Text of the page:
Tuesday, November 30, 2004

Broken Bits

I am writing this while in the midst of sickness, stricken by cough, headache, fever, and nausea. For one who loves to write and can't not write, this may be moments a writer thinks best, the right time to pen down thoughts in forms and angles which may never be penned again.

Here's a peek to the broken bits of thoughts as I took a long walk into the world of nature this morning … a realm within a puzzle, needing to be pieced together. If you can still your heart and picture what I saw and succeed in assembling the pieces together in an understandable manner, you will have accomplished something.

… birds of different types chirping … crickets sounding … butterflies surrounding … insects of different types making noises … dragonflies buzzing … waters running … leaves falling … multitude of trees standing tall … trees with leafy arms and branches … leaves of different shades and colours … leaves of trees moving where the wind flows ... a leave caught within a spider web … a chameleon running across the grass … flowers in magnificence … fragrance of flowers … smell of nature … wind and breeze … trees and plants … red, violet, yellow, and pink … branches and twigs … strong and the weak … calmness against roaring waves … calmness as I've never felt before ... sea breeze blowing at my face ... sounds of waters hitting shore … train of ants marching on the floor … moments of reflection … nature in its beauty … a second Eden … spoilt only by vandalism and waste surrounding the shore … motor boats passing … coconut trees … sparkling waters … shining sun … barbecue pits … couples and families … people running … tai-chi displaying
Words of disparities can seem astounding. The truth is, many of us are too organized and structured for our own good. Spurring moments like these help inspire creativity. If you can read my thoughts and piece together my feelings from the bits above, you are a step closer to knowing me from within.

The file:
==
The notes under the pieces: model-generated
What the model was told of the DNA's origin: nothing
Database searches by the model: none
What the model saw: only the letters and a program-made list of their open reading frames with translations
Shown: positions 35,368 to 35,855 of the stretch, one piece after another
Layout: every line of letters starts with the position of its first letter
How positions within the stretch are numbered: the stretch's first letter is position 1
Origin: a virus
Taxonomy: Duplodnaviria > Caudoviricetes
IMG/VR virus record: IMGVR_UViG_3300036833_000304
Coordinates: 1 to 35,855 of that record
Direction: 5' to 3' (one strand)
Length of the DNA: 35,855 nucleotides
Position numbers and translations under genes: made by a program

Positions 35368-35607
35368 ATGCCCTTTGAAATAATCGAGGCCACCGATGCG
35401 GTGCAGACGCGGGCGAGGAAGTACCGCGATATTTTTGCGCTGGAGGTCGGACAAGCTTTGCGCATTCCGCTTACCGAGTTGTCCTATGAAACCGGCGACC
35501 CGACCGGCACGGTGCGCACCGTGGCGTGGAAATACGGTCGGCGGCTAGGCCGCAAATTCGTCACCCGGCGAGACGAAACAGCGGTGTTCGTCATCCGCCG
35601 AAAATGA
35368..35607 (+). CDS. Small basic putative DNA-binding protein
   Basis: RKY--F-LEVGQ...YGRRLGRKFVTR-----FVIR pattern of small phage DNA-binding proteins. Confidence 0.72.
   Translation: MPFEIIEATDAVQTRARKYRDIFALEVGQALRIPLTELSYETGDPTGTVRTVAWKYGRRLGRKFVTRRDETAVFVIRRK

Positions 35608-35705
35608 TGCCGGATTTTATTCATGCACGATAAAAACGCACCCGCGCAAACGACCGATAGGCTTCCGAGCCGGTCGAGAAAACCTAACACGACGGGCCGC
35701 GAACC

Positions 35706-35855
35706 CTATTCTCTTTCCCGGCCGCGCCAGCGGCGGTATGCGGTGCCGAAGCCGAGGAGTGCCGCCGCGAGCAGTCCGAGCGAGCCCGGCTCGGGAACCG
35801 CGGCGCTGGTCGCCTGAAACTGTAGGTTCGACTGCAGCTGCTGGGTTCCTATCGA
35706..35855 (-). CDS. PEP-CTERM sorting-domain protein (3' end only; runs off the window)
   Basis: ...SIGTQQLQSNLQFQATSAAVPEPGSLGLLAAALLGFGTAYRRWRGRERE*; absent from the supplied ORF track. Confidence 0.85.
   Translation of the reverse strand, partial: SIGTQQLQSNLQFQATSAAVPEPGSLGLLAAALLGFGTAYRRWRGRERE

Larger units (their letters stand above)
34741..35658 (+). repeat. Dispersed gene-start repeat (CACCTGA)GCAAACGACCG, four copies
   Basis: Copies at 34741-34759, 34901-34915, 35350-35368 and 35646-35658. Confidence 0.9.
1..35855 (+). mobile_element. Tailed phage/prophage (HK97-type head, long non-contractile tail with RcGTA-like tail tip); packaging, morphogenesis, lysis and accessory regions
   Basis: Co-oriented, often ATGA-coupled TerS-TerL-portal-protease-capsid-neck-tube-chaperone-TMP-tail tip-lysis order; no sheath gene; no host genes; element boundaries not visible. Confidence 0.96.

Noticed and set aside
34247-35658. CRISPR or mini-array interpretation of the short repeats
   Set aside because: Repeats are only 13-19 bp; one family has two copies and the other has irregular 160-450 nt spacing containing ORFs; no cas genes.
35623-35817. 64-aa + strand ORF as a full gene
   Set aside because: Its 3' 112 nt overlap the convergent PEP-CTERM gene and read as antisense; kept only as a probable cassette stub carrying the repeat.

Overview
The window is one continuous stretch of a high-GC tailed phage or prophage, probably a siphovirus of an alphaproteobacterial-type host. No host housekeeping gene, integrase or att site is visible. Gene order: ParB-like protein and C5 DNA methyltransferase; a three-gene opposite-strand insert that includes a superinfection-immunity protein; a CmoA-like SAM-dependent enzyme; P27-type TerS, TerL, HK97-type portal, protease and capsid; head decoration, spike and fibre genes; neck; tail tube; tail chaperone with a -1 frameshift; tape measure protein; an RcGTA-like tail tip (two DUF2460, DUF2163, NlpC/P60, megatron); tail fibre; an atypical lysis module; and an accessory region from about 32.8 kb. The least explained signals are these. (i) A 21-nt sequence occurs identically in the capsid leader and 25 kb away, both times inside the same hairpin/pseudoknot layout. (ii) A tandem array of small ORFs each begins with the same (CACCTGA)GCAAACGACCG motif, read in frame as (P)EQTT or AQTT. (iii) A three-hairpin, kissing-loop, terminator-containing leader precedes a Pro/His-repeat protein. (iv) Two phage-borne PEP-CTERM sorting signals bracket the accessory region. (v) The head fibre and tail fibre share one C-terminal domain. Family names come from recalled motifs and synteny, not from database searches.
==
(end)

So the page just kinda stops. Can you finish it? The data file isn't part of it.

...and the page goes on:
Thursday, November 18, 2004

Fond Memories of the National Library

A chapter of Singapore history ended when the National Library at Stamford closes recently.

The National Library building at Stamford Road which celebrated its ground breaking in 1957 and officially opened for service in 1960 has now moved on to the next chapter in acquiring a new spot at Victoria Street that boasts state-of-the-art facilities and information hub to serve a wide area of services to its publics.

In commemorating the end of a chapter, the National Library Board (NLB) has invited the Singapore public with fond memories of the place to submit their reminiscences in the form of short write-up, photography, drawing or cartoon. The outcome of these submissions is a coffee table book entitled, Moments in Time: Memories of the National Library, which will be launched on December 9, 2004 at the library in Esplanade. It is therefore my privilege to be invited for the book launch and for the opportunity to contribute one of the many articles in the book.

The National Library building at Stamford holds a very important place in my heart because it was there that I first found my love in writing, as a result of organized group meetings introduced by the library under the flagship of the Young Writers' Circle. These meetings are held regularly on a monthly basis for the purpose of promoting local literature writing in prose, poem, freelance, and short stories. It is therefore with heart-felt sadness that I bid farewell to the many fond memories of this building as it vanish into yet another chapter in the Singapore history.

Saturday, November 06, 2004

News Reporting: The Inverted Pyramid

News Reporting
Anyone who reads newspaper would know how hard news is written. The intro or lead paragraph always starts off with a summary of the whole news story, answering at least three of five Ws and a H on what, who, where, when, why, and how. The subsequent paragraphs expand on the summary and provide details of the news starting with the important at the top and the less important at the bottom. This is called the inverted pyramid.

Writing hard news is very different from writing features because it does not contain content of ideologies, anecdotes, or thoughts. It is not an editorial of opinions. It is all about facts.

The purpose of the inverted pyramid style of writing primarily serves the audiences and editors in the ways they read and edit articles. For the journalist, this method of writing reduces the time in processing thoughts and planning of how a story needs to be written. To the editors and gatekeepers, it allows a quick cut-off of content at the lower end of the story to fit the availability of space for print. To the readers, it allows quick content reading at a glance, with the gist of the story starting right from the beginning of the story, allowing them to move on to the next story even before the article is fully read.

For easier visualisation of how hard news is written, read my article on a court judgement at